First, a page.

The BBC takes us inside the UK’s F-35 simulator where RAF pilots and industry folks are becoming re-familiarized with “cat & trap” naval aviation. This simulator is pretty outstanding, wouldn’t we all love to get “a golden ticket” for a couple of hours in one?
Meanwhile it seems like the UK’s leap to the F-35C and a catapult and arresting gear configured carrier is very much in doubt. Frankly I was stunned when the MoD made the move from the STOVL F-35B to the conventional F-35C. The Royal Navy had gotten along great with their Harrier Carriers over the last few decades and taking on the massive extra expensive of training their pilots for conventional carrier operations, as well as redesigning their ship (ships really but one of the Queen Elizabeth Class carriers is going to be a reserve ship, or shared, or scrapped, or???) for such a demanding operational environment. Further, if the UK were to do so, why not purchase a mature and affordable strike fighter to begin with before leaping directly to the hugely expensive F-35C? It would seem like purchasing the F/A-18E/F or Rafale in decent numbers would lower risk, costs, and greatly leverage interoperability between allies. When it comes down to it, with all of America’s Pentagon procurement and force structure woes, no country seems to have a shorter attention span, or make more less informed knee-jerk decisions when it comes to these issues than the UK.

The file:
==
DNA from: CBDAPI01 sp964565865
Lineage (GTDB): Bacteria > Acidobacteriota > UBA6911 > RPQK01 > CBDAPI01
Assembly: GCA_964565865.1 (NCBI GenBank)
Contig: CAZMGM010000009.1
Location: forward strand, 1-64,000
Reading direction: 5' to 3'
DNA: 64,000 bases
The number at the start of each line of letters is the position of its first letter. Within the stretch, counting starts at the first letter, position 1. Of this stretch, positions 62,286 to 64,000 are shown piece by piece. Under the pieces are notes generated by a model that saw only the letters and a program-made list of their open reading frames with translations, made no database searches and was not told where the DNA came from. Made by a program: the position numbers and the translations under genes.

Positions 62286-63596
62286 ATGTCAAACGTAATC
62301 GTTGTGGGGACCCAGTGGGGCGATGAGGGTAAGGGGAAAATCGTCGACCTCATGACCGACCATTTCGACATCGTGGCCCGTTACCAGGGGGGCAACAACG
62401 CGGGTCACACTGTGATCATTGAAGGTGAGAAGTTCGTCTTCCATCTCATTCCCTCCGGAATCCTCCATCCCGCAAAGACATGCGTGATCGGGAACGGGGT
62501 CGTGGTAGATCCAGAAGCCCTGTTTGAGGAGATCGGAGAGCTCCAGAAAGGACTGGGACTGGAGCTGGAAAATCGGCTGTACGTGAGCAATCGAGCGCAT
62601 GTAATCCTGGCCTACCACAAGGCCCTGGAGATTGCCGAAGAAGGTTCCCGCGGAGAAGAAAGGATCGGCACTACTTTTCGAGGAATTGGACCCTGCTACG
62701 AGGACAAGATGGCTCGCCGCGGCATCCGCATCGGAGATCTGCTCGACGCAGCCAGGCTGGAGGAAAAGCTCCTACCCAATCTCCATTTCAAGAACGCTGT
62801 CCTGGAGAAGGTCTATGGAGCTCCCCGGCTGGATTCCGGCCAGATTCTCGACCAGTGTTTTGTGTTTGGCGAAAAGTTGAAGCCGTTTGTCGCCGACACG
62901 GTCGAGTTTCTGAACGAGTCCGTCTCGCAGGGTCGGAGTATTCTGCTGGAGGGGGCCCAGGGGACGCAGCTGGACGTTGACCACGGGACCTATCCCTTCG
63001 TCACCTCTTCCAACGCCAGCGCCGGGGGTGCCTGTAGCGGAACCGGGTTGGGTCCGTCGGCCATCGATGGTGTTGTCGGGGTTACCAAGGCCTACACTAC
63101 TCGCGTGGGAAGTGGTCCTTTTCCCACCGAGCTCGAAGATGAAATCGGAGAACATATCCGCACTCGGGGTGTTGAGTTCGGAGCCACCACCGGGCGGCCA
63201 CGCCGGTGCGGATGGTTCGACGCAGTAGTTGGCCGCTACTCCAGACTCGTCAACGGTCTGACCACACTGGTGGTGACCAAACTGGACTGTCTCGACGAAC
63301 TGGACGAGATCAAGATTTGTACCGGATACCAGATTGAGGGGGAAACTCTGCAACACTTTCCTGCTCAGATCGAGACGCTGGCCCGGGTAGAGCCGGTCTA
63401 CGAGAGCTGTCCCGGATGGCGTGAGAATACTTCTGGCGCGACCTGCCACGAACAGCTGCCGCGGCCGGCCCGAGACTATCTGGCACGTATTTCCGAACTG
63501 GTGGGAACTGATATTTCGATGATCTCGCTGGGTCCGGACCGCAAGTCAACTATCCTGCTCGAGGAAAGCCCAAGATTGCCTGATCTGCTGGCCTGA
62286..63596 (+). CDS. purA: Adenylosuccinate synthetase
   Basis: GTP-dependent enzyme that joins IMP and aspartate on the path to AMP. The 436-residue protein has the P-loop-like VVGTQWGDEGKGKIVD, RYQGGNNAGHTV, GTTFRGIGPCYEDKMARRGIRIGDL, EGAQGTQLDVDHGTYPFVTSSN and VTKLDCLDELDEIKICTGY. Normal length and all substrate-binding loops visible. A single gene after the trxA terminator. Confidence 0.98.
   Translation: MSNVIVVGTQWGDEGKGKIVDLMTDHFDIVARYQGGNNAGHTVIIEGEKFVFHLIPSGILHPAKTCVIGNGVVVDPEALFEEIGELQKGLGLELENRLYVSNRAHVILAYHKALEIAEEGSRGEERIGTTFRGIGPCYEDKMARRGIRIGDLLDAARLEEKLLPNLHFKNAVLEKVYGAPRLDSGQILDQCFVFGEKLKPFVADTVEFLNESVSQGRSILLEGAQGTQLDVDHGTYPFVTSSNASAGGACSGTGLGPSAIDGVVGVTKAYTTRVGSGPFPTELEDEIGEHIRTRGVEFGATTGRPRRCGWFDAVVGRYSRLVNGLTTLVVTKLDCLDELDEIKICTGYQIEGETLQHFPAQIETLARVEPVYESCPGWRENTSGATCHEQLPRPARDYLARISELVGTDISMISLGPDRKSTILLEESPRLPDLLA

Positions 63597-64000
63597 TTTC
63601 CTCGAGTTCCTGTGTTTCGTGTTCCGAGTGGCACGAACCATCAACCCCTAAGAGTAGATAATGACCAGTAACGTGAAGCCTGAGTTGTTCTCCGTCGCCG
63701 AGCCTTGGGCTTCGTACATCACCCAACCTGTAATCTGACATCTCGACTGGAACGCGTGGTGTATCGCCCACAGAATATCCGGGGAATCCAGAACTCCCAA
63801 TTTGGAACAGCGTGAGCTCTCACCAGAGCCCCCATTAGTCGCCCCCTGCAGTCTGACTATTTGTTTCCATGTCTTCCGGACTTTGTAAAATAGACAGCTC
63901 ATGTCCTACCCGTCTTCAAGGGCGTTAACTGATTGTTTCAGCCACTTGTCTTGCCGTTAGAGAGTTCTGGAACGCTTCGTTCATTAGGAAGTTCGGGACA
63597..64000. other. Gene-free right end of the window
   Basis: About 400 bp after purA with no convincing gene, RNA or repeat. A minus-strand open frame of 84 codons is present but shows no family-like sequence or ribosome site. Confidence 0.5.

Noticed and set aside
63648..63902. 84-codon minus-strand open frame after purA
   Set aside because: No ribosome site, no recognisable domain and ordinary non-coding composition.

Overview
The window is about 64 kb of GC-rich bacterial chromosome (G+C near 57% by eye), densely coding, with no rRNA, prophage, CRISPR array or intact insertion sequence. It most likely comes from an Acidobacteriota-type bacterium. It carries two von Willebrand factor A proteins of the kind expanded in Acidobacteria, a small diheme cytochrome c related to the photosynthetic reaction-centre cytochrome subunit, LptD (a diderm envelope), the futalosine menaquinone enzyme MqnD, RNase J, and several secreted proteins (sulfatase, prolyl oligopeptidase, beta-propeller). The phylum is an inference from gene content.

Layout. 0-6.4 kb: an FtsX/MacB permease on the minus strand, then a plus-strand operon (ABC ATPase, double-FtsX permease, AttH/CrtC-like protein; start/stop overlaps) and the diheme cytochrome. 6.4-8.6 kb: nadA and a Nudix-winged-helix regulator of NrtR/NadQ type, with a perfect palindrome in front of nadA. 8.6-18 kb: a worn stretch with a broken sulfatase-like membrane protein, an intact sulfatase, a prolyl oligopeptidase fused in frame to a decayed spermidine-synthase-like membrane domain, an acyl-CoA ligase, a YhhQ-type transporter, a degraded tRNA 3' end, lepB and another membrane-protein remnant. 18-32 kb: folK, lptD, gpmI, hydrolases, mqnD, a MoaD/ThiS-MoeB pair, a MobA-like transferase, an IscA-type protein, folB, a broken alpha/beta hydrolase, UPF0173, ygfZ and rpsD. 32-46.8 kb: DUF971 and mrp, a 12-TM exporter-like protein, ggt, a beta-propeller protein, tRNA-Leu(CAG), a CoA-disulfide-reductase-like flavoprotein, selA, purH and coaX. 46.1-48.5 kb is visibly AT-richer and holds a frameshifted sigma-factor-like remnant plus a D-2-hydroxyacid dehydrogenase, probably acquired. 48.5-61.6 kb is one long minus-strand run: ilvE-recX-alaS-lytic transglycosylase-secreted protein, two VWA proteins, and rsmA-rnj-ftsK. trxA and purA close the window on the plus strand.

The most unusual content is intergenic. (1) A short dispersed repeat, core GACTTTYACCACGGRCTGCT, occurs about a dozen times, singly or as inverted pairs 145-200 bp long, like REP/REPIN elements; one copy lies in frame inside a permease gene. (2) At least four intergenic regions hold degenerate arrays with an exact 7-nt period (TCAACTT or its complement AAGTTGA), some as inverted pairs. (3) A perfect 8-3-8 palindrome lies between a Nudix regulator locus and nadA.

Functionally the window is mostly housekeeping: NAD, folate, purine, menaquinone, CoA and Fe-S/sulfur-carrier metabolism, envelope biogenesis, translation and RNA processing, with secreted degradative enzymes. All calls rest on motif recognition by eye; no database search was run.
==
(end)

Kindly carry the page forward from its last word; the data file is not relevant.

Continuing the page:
JAPAN THREATENS TO AXE THE F-35 IF COSTS BALLOON
MEANWHILE, THE F-35 INTERNATIONAL PARTNERS HAVE MET, DOWNED THEIR ASPIRIN & COOL-AID, AND CAME OUT UNITED BEHIND THE F-35 PROGRAM
Something seems awefully fishy about this. US government officials go up to Canada to alleviate partner nations fears about their “Winchester Mystery Jet” and proceed to tell them all about the great progress the program is making. Keep in mind it is absolutely key that the international partners buy a load of these aircraft in order to keep the price down for the DoD, and visa-versa. So it’s almost mutually assured destruction on a massive weapons program level.